Pancho Villa, Borein, Bohlin to Headline High Noon Western Americana Auction Mesa, Arizona — Historic and important are two words that only touch on the significance of the items coming to auction at High Noon’s 22nd Annual Western Americana Auction on Saturday, January 28, 20
News-Antique.com - Nov 08,2011 - HIGH NOON’S JANUARY 2012
WESTERN AMERICANA AUCTION TRACKING TO SURPASS THEM ALL!
Mesa, Arizona — Historic and important are two words that only touch on the significance of the items coming to auction at High Noon’s 22nd Annual Western Americana Auction on Saturday, January 28, 2011. From world class art in the form of saddles, spurs, weavings, American Indian artifacts and fine art, this sale will mark a level of richness that is already gaining worldwide media attention.
Turning first to the very historically important Pancho Villa saddle, a final reminder of this notorious man and his colorful Villa’s life. Smothered in silver-wrapped threads and boldly-domed conchos, the saddle is estimated to sell for $150,000 to $250,000.
The Yorba Linda Bohlin saddle, the second of many saddles of note, combines both history and beauty into one. Created by Edward H Bohlin, the sterling silver and 3-color gold mounted filigreed saddle belonged to Mabel Yorba, wife of Vicente Yorba, a direct descendant of the illustrious Spanish land grant family that settled Yorba Linda (CA). This saddle carries with it an estimate of $60,000 to $90,000.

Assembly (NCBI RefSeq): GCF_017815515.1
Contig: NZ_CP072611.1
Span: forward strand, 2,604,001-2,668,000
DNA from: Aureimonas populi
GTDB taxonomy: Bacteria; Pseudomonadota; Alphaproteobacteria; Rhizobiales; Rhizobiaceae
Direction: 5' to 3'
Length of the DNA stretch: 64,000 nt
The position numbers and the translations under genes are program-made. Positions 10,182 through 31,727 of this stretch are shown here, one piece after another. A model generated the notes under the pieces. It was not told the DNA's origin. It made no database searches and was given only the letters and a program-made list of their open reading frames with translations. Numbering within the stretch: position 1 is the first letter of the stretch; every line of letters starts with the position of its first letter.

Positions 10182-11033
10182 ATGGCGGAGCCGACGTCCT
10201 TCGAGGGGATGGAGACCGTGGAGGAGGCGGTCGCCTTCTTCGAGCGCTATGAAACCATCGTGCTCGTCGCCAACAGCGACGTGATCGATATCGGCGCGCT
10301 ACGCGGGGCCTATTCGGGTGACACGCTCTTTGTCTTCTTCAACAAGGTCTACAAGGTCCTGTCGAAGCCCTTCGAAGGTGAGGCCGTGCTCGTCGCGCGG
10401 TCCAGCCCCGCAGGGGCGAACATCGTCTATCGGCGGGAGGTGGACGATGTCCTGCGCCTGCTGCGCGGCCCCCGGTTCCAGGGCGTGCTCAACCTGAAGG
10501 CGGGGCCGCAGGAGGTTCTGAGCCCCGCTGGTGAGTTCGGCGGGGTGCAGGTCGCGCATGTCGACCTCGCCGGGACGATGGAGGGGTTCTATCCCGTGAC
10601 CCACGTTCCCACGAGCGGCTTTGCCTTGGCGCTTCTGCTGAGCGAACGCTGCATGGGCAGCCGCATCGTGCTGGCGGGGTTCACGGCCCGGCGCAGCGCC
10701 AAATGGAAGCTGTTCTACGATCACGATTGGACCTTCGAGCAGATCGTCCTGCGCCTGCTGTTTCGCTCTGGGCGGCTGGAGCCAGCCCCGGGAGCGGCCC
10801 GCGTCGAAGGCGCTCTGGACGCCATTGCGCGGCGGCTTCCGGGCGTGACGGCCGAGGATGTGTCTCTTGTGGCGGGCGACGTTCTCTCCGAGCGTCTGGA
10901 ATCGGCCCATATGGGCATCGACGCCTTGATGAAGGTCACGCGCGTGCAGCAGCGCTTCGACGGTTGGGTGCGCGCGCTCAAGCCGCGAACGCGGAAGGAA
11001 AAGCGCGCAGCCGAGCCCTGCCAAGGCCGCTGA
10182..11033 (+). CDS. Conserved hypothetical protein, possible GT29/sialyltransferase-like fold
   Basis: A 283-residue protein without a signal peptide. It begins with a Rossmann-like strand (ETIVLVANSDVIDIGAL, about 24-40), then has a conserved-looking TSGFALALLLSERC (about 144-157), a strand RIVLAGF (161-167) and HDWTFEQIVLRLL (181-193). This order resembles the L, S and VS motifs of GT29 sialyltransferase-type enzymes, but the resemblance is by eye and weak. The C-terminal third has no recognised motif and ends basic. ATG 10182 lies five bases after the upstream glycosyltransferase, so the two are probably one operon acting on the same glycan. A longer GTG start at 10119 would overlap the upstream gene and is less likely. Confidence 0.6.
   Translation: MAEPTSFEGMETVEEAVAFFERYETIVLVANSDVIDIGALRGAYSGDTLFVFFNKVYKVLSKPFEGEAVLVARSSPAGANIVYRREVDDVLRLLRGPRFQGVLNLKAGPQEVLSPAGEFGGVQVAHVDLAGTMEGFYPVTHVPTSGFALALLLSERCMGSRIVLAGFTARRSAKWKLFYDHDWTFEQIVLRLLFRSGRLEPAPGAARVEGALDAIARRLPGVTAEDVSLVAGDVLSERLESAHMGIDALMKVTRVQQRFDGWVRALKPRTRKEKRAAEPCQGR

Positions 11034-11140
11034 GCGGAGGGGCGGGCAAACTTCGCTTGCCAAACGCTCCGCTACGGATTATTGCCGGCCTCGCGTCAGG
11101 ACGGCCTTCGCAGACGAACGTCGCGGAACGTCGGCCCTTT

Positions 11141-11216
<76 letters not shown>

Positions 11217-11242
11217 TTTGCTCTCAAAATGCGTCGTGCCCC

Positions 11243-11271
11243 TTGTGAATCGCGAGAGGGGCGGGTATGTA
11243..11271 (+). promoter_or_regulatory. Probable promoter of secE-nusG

Looking to the American Indian category, this highlight will be the circa 1870 Arapaho dress exquisitely beaded in red, green and yellow on a light blue field is estimated to earn $50,000 to $70,000. Equally rich historically, a Lakota/Sioux “belt ax” is estimated at $7,000 to $9,000. This elaborately decorated tomahawk is an exceptional example of the “swagger sticks” American Indian men carried and used for formal situations to proclaim their prowess. And created for a Sioux child in 1890 will be a pictorial beaded vest with two horses and an elk smothered in gold and metal beads, estimated $5,000 to $7,000.
The Fine Art Category will bring to the block a watercolor of exception by Edward Borein (California, 1872-1945). Referred to As the Long Drive this signed work surpasses the average Borein in not only content but scope. It truly reflects Borein’s statement “I will leave only an accurate picture of the West, nothing else but that.” This painting is estimated at $60,000 to $80,000.
Representing the Cowboy Artists of America (CAA) will be Mexican Market Scene, a signed oil on board by Dave Powell (American, b.1954) expected to earn $15,000 to $20,000.
The bits, spurs and boots to be offered come from the finest makers. A fabulous double maker-marked J Tapia silver mounted California bit features Jesus M Tapia’s signature engraving and trademark tendrils. This bit is estimated at $15,000 to $20,000.
In the spur category, a highlight will be Montie Montana’s personal spurs created for him by Edward H Bohlin. These double mounted maker-marked parade spurs feature Bohlin’s trademark cookie-cutter rowels and have appeared in numerous photographs of Montie Montana. These important spurs are expected to earn $10,000 to $15,000.
And finally for a bit of Hollywood! It’s Montie Montana again that will be a headliner with his grey pinstriped circa 1950 Nudie’s shirt and butterfly boots with Cuban heels and Montie’s